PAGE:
Thanks to the swagger and style of the historic 114-year-old Alpha Kappa Alpha Sorority — coupled with the flair and flavor of their salmon pink and apple green colors — Indiana University Kokomo’s salute today to the late Martin Luther King Jr. will have a virtual HBCU feel to it, since AKA and its 300,000 members were America’s first Black college sorority.
“The common thread that binds Alpha Kappa Alpha Sorority Incorporated (the oldest Greek letter organization for African American women) with Dr. King’s epic holiday can be summed up in one word: service,” opined Dr. Kimberly Morris, a psychologist and president of the local Omicron Phi Omega AKA chapter. “Both Dr. King and Alpha Kappa Alpha encourage each of us to serve. The AKA sorority mission is ‘service to all mankind,’ which pairs well with Dr. King’s famous quote: ‘Everybody can be great because anybody can serve.’”
Dr. Morris is a panelist and host for the MLK Celebration: Living a Dream that Reconnects Our World.
Kokomo has a history of recognizing Dr. King, she explained. In 2016, the community unveiled the MLK monument at the intersection of Apperson Way and North Lafountain Street.
“The MLK event is a long-running joint partnership between the AKA’s and Indiana University Kokomo, which demonstrates the university’s commitment to diversity and inclusion,” said Dr. Morris. “It also gives the local community an established unifying opportunity that is centered around service with different groups. When members of diverse groups come together and serve along equal service lines, it has the potential to improve racial strife because we see more similarities than differences. Our MLK event challenges willful blindness as we tackle issues that are not often talked about but continue to plague our country.”
That sentiment is echoed by April Evans, IUK’s director of human resources and an ardent AKA sorority sister. Evans is also co-curator of the event.
“It’s all about the memory and the work of Dr. Martin Luther King,” she said. “It’s to celebrate the victories that we’ve had as a culture, and to recognize that we do have a lot more work to do ... another way to encourage people to continue to do the work that Dr. King started and to tackle some pretty important issues that we have going on right now.”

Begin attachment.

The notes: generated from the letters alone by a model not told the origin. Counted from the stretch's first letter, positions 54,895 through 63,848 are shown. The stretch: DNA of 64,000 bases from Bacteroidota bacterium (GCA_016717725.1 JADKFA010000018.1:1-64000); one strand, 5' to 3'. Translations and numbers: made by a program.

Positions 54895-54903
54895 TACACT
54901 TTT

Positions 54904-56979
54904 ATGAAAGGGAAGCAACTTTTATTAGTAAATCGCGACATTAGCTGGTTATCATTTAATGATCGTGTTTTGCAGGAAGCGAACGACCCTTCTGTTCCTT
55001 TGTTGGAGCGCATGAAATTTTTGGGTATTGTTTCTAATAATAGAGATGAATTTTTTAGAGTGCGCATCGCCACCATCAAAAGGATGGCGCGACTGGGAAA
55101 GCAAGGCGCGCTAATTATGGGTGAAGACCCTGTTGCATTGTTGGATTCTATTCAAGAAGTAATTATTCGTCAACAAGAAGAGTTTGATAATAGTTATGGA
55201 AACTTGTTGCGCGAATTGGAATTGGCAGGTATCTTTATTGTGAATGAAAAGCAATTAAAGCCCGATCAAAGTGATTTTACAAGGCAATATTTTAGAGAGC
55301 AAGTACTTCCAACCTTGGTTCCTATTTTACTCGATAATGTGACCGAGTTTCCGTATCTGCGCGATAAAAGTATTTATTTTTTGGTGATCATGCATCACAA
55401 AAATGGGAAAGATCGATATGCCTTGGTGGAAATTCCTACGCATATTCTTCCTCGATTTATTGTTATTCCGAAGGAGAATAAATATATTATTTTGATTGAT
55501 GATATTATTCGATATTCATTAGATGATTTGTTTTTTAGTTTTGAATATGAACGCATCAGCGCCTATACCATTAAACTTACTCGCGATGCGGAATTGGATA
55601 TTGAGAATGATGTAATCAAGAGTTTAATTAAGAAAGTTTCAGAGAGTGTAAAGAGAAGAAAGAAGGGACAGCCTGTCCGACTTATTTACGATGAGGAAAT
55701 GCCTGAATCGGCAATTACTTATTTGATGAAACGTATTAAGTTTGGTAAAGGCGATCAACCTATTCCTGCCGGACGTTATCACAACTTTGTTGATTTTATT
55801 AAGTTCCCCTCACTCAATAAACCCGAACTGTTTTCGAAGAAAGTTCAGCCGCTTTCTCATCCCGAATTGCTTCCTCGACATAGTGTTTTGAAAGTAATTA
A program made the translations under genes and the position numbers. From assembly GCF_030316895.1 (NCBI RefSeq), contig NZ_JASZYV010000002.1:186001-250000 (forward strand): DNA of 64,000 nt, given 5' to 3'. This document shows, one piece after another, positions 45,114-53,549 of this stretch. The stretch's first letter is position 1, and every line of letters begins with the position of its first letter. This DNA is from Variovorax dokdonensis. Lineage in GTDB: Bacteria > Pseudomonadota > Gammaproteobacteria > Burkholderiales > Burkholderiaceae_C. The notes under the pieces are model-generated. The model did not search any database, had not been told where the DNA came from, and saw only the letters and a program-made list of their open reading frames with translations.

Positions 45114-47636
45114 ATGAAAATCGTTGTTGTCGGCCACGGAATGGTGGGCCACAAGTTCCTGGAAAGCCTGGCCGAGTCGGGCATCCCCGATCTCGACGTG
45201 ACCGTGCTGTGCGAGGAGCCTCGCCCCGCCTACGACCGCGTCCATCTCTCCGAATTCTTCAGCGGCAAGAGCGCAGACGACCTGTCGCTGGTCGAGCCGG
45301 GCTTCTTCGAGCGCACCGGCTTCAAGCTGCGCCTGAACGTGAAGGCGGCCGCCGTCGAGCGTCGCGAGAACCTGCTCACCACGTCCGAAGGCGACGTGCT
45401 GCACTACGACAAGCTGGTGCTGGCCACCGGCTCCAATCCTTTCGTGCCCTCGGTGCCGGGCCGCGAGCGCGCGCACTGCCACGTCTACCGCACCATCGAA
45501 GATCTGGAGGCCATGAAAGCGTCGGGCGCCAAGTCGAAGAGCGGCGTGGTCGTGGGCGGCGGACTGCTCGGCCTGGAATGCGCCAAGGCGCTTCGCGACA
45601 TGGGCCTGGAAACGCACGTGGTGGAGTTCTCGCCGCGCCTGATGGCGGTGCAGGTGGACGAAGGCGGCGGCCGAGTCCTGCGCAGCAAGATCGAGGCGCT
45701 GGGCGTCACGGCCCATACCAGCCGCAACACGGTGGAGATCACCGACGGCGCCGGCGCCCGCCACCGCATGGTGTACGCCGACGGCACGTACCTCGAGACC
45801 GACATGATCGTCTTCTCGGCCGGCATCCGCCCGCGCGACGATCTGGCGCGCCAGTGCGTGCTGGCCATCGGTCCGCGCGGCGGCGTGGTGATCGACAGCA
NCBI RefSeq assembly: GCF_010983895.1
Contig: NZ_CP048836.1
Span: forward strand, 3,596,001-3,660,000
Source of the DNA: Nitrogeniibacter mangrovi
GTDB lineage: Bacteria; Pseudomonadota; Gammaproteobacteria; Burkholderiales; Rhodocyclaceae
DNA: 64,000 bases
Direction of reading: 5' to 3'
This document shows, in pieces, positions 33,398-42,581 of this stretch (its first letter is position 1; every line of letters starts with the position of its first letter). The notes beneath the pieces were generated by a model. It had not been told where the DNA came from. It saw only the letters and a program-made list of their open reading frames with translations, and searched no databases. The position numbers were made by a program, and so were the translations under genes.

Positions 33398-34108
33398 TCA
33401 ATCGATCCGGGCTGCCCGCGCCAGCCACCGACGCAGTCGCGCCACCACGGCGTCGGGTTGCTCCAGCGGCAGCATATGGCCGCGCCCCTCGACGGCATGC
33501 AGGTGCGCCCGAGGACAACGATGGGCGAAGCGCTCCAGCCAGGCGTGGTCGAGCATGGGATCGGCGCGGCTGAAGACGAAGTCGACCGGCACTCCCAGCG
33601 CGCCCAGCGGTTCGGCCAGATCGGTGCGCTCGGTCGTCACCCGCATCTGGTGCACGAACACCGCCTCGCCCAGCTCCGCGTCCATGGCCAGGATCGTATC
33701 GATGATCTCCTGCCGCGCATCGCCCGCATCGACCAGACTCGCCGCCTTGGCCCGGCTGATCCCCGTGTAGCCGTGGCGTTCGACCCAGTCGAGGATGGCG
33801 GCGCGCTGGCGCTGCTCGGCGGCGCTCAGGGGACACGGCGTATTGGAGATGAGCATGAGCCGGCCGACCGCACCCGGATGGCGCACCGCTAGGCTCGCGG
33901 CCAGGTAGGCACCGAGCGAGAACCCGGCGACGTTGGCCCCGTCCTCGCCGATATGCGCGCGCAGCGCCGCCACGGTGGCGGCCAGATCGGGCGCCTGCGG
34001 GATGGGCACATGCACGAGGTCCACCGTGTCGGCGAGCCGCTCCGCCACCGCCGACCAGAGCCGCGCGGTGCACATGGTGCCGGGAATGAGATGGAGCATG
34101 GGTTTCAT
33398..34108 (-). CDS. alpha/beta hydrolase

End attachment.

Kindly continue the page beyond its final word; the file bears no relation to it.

Evans continues, “Diversity, equity, inclusion and belonging is a Hugh initiative for the IU campuses. I love the fact that they not only talk the talk, but are taking steps to increase diversity, equity, and inclusion. That also ties into what we’re doing here with the Martin Luther King event with the AKA’s.”
Evans and her co-organizer, Eleese Payne, have crafted a program that begins a collage of portrait paintings by gifted young artist JC Barnett III and highlighted with a robust videotaped message entitled “It’s Time to Dream Again” by Nigel Bryant, a doctor of ministry student at Wesley Seminary in Marion, Indiana.
Marion is Evans’ hometown, where she previously worked for Indiana’s first Black sheriff, Oatess Archey, who died Dec. 23 at the age of 84.
“He went to Grambling State University, got his degree and came back to Marion. He wanted to be a teacher,” Evans recounted. “During those times they didn’t hire minority teachers and they made him a janitor. There are all kinds of stories about how he was not treated well back in those times.”
Archey left town and enjoyed a 20-year career in the FBI before returning to Marion and winning two terms as Grant County sheriff.
“He was always such a person of great character and integrity,” Evans continued. “They nicknamed him ‘Too Straight’ in the FBI because he would never do anything that was unethical. I thought just how admirable that after gaining all this knowledge, that he come back to pour into and serve a community that did not serve him well. I just hope to leave a legacy like his. Oatess used to always say, ‘How will you leave this world.’”
In that spirit, Evans strategically selected Kokomo High School senior Jaylen Stroman, a future Indiana University Bloomington student, in the fall of 2022 to moderate the events panel discussion. “We all know Jaylen,” Evans said. “Jaylen’s grandmother was actually the president of our AKA chapter. She recently passed away, so we have seen Jaylen grow up. It has just been a joy to see the young man whom he is turning into. We know he is going to do great things.”
That MLK panel discussion will also include Jaylen’s grandfather, public advocate and consultant Willie Stroman, artist Tashema Davis, this reporter and Dr. Morris.
“The MLK holiday is important to me because I watched this holiday unfold,” said Dr. Morris. “I remember when it was just an idea in the minds of celebrities and politicians. I watched it progress from a catchy song by Stevie Wonder to a bona fide holiday. Each year, this holiday reminds me to never despise humble beginnings because that grassroots movement changed America.”
Dr. Morris continued, “The MLK holiday reminds me to serve because ‘it’s a day on, NOT a day off.’ For this reason, serving as the host allows me to fulfill this obligation. The holiday reminds everyone to learn about the man — so that he does not become a ‘unicorn.’ We say that this is ‘history’ but it’s only 50 years ago. These events were not that long ago, so it is vital that we show him in color footage and not black-and-white images. As someone said, ‘We’ve come so far but haven’t progressed very much.’”
The Maynard Report is written by Maynard Eaton. He is an eight-time Emmy Award-winning journalist now based in Kokomo, and national communications director for the Southern Christian Leadership Conference. He can be reached at firstname.lastname@example.org.